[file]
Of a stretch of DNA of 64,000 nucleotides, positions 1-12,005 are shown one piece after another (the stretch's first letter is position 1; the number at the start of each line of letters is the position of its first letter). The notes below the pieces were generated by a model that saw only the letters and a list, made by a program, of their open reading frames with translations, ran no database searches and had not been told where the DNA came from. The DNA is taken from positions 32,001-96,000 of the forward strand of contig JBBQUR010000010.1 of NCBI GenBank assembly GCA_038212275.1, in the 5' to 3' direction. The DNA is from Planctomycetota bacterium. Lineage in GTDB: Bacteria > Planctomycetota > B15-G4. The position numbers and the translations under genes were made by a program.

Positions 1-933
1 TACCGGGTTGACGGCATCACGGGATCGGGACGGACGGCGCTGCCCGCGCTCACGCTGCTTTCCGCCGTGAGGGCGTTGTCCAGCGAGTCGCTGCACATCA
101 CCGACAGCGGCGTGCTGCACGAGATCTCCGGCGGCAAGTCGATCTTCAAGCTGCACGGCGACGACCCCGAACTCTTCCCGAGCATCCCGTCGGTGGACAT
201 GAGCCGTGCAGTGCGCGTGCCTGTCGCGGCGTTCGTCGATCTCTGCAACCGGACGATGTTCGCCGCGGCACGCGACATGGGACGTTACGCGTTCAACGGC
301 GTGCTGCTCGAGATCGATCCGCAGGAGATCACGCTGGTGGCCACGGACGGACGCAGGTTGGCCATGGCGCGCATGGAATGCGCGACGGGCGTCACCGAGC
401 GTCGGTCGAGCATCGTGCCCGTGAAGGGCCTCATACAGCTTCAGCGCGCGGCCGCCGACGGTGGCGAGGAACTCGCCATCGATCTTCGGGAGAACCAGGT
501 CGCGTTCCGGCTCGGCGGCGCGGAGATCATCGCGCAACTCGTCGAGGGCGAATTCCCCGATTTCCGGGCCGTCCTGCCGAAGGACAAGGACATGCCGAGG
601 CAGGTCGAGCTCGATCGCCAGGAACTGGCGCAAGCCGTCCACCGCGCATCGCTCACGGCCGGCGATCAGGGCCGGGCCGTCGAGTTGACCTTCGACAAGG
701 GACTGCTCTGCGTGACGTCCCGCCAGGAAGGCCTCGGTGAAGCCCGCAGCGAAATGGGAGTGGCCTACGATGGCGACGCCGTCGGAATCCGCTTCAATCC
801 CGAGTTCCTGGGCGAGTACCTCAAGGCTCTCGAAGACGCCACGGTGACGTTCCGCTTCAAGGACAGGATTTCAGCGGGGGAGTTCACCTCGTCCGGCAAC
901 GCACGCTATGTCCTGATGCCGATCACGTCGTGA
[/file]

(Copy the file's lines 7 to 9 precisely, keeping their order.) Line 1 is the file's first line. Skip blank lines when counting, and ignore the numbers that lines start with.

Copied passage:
401 GTCGGTCGAGCATCGTGCCCGTGAAGGGCCTCATACAGCTTCAGCGCGCGGCCGCCGACGGTGGCGAGGAACTCGCCATCGATCTTCGGGAGAACCAGGT
501 CGCGTTCCGGCTCGGCGGCGCGGAGATCATCGCGCAACTCGTCGAGGGCGAATTCCCCGATTTCCGGGCCGTCCTGCCGAAGGACAAGGACATGCCGAGG
601 CAGGTCGAGCTCGATCGCCAGGAACTGGCGCAAGCCGTCCACCGCGCATCGCTCACGGCCGGCGATCAGGGCCGGGCCGTCGAGTTGACCTTCGACAAGG